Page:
Security forces release alleged confessions of 20 detained during Piramagrun demonstration

04-01-2022 10:34
The Asayish publishes video of alleged confessions of Piramagrun defendants.


The security forces in Piramagrun town on January 4 released a video showing the purported confessions of 20 young men accused of involvement in property destruction during a protest in November, specifically that they set fire to the local library.

However, with their cases still working their way through the courts, the decision to publish the video appeared to prejudice the outcome, raising rule of law and due process concerns.

Sulaimaniyah governorate was rocked by protests in late November and early December, with university students demanding that the Kurdistan Regional Government (KRG) resume payment of maintenance stipends that were suspended in 2014 as part of austerity measures.

The protests in Sulaimaniyah city devolved into violence over the course of several days between November 21 and 24 as the security forces, which are affiliated with the Patriotic Union of Kurdistan (PUK), used tear gas and water cannons against demonstrators at the University of Sulaimaniyah and to disperse a march in the city’s downtown.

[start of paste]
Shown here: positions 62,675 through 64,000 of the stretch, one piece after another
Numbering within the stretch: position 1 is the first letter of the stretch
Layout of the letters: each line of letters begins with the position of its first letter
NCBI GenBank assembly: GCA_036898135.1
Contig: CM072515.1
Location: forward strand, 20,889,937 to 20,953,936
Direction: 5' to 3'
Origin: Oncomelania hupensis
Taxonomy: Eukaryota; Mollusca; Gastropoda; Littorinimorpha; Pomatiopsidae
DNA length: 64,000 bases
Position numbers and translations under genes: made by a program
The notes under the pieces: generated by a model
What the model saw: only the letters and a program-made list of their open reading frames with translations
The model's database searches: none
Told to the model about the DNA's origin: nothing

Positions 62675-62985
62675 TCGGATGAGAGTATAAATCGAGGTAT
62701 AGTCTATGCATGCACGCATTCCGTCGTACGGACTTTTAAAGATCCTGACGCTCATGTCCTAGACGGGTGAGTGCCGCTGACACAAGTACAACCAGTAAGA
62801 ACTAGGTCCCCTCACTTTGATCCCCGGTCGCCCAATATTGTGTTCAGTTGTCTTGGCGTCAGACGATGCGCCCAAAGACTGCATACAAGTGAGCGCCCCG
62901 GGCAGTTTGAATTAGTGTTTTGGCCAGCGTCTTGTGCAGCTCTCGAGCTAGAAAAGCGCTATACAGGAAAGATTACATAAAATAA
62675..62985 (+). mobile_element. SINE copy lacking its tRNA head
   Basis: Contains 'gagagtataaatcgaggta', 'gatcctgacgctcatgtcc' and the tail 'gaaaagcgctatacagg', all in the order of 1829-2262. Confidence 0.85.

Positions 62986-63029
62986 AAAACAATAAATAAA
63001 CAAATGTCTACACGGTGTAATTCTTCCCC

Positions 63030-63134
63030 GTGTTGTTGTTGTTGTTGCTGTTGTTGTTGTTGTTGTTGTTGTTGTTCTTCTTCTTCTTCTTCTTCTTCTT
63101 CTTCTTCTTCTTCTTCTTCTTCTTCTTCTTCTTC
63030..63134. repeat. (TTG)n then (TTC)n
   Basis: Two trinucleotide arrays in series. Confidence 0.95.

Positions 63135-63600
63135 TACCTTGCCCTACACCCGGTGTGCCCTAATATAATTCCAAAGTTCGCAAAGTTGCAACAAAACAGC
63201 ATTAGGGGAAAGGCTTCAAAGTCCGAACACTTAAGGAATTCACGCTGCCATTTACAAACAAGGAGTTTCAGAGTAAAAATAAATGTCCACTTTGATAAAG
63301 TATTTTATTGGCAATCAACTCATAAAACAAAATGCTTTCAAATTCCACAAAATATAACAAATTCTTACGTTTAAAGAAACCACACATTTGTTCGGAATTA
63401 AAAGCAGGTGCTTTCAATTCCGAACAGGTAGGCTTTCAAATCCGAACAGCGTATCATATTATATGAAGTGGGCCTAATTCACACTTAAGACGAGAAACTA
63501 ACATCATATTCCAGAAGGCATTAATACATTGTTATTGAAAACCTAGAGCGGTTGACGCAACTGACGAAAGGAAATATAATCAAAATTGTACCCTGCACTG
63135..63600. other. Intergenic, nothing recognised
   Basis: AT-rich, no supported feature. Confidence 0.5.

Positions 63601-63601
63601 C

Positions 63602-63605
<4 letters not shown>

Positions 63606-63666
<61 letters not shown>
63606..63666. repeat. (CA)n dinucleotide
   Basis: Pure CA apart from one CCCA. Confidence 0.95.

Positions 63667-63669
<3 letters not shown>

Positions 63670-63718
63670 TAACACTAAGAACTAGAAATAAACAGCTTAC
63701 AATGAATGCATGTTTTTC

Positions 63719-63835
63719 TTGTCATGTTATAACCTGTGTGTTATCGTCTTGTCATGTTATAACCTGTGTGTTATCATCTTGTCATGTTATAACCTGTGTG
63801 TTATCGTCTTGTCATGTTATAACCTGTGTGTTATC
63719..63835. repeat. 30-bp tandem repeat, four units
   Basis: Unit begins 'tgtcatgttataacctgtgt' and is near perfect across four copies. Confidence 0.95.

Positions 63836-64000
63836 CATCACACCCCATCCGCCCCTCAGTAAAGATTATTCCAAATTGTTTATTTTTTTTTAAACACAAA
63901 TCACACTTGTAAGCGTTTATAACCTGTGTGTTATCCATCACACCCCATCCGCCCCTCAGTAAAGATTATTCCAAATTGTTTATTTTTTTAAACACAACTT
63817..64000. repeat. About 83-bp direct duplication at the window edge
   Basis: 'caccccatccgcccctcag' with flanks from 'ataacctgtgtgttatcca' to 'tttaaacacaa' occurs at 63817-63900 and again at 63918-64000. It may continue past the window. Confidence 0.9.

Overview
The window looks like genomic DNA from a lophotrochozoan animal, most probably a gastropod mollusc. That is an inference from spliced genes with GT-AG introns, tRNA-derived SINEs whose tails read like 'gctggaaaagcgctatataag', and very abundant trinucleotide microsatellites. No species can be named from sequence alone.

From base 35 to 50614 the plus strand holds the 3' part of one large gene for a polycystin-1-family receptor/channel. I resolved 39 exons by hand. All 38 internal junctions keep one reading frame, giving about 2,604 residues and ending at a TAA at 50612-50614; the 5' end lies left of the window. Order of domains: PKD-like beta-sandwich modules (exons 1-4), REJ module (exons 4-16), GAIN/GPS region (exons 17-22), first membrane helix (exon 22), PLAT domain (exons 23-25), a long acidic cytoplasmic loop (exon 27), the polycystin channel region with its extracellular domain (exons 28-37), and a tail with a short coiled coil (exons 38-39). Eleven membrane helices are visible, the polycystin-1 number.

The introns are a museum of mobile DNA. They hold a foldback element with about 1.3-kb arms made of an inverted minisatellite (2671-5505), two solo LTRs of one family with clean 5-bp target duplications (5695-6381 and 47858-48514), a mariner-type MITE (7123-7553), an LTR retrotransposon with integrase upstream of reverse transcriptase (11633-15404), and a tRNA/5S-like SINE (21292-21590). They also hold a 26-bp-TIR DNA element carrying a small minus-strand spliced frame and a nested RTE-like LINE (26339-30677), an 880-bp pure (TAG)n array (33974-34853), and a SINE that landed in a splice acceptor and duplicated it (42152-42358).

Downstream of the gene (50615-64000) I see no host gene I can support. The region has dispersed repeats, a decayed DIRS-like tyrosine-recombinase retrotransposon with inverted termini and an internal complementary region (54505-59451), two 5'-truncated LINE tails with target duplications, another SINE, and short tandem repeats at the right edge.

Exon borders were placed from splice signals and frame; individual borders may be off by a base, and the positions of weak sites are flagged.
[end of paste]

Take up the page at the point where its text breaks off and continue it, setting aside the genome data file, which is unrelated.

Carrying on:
On November 24, as the security forces chased demonstrators away from Sulaimaniyah’s politically symbolic Saraa Square, youths in Piramagrun, located 32 kilometers (20 miles) to the northwest, allegedly set fire to several government offices in the town.

In a statement accompanying the video, the General Asayish Directorate claimed that setting the fires was organized, if opportunistic, but provided little detail about who was ultimately responsible.

"According to the scheduled plan to ruin security and create chaos, [the defendants] took advantage of the demonstrations by residents of Piramagrun town to attack the town's cultural and enlightenment institutions and services," the Asayish said.

According to the Asayish, defendants set fire to the town’s library, the Children's Cultural Centre, local government offices, the offices of the traffic police, and the National ID office, most of which were located in the same complex in the town.

"The defendants confessed to the charges before the Asayish investigation judge. They are currently detained by the judge's order under Article 342 of the Iraqi Penal Code and investigations are ongoing," it added, referring to a federal statute criminalizing arson.

In the video, the defendants are shown wearing orange uniforms, which is unusual and appeared designed to cast them as guilty. Detainees in the Kurdistan Region typically wear street clothes rather than uniforms.

The statement did not explain why they were dressed that way.

The Asayish also alleged that the defendants were part of "some designated groups," without identifying any specific groups or who had organized them.

Peregraf contacted Yassin Samia, a spokesperson for the Sulaimaniyah Asayish, for clarification, but did not receive an answer by press time.